• Departmental Stores are expected to take over the apparel business from exclusive brand showrooms. Among these, the biggest success is K Raheja's Shoppers Stop, which started in Mumbai and now has more than seven large stores (over 30,000 sq. ft) across India and even has its own in store brand for clothes called Stop!.
    • Hypermarts/Supermarkets:
    • Large self service outlets, catering to varied shopper needs are termed as Supermarkets. These are located in or near residential high streets. These stores today contribute to 30% of all food & grocery organized retail sales. Super Markets can further be classified in to mini supermarkets typically 1,000 sq ft to 2,000 sq ft and large supermarkets ranging from of 3,500 sq ft to 5,000 sq ft. having a strong focus on food & grocery and personal sales.
    • Convenience Stores:
    • These are relatively small stores 400-2,000 sq. feet located near residential areas. They stock a limited range of high-turnover convenience products and are usually open for extended periods during the day, seven days a week. Prices are slightly higher due to the convenience premium.
    • MBO’s :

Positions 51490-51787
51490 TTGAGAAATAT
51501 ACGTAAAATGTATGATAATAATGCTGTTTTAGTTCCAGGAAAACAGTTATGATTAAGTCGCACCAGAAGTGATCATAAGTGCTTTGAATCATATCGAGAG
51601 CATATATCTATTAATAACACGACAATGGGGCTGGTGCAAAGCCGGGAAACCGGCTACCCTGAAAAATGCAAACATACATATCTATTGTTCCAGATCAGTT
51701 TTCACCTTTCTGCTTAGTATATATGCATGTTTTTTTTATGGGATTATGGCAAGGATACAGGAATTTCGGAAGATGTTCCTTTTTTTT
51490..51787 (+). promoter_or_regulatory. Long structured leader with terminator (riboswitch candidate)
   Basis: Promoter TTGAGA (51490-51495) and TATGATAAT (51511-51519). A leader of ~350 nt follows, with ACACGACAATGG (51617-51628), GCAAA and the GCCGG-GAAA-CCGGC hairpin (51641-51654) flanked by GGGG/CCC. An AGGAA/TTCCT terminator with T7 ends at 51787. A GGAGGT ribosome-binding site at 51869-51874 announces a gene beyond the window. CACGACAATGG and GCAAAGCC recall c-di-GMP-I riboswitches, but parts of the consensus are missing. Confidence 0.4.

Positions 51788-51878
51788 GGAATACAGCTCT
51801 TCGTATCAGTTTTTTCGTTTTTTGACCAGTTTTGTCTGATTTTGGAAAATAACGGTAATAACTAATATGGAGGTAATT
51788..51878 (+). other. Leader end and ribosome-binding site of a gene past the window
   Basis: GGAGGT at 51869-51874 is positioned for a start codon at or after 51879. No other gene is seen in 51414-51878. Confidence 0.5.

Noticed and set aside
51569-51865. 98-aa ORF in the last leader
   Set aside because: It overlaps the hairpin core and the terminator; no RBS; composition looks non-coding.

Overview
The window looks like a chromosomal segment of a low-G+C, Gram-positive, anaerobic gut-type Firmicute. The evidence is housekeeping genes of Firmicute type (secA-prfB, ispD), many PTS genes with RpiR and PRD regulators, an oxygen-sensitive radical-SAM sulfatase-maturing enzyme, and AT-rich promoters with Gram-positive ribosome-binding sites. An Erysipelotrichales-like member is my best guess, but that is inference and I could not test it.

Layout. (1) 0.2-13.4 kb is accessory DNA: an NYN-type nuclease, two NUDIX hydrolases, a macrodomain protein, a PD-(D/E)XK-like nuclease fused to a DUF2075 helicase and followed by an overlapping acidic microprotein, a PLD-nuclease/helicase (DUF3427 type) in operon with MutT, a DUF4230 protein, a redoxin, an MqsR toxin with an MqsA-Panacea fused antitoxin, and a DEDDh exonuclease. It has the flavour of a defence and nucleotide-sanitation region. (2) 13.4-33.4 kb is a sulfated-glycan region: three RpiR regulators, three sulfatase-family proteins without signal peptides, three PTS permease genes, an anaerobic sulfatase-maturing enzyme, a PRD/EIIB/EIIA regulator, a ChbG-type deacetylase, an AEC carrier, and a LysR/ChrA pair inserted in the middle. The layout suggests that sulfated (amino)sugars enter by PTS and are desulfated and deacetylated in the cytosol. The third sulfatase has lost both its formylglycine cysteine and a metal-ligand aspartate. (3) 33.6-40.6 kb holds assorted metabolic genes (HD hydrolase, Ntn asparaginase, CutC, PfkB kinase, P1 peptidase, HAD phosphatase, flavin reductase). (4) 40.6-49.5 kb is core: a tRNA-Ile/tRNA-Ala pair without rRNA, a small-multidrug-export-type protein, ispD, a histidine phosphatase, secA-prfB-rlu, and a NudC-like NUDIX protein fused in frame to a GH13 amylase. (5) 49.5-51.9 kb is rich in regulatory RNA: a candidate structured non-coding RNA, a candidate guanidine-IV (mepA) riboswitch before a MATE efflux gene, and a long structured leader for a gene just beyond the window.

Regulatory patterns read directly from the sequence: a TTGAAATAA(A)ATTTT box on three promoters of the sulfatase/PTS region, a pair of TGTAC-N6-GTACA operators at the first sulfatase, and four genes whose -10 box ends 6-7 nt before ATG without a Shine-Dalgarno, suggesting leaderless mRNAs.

• Multi Brand outlets, also known as Category Killers, offer several brands across a single product
    • category. These usually do well in busy market places and Metros.
  • 10. Retailing formats in India India’s number of Domestic grocery chains and Early Foreign Entrants
  • 11. Recent Trends
    • Retailing in India is witnessing a huge revamping exercise as can be seen in the graph
    • India is rated the fifth most attractive emerging retail market: a potential goldmine.
    • Estimated to be US$ 200 billion, of which organized retailing (i.e. modern trade) makes up 3 percent or US$ 6.4 billion
    • As per a report by KPMG the annual growth of department stores is estimated at 24%
    • Ranked second in a Global Retail Development Index of 30 developing countries drawn up by AT Kearney.
    Retail Sales in India
  • 12. Recent Trends contd.
      • Unorganized : Vast majority of the twelve million stores are small "father and son" outlets
      • Fragmented : Mostly small individually owned businesses, average size of outlet equals 50 s.q. ft. Though India has the highest number of retail outlets per capita in the world, the retail space per capita at 2 s.q. ft per person is amongst the lowest.
      • Rural bias: Nearly two thirds of the stores are located in rural areas. Rural retail industry has typically two forms: "Haats" and “Melas". Haats are the weekly markets : serve groups of 10-50 villages and sell day-to-day necessities. Melas are larger in size and more sophisticated in terms of the goods sold (like TVs)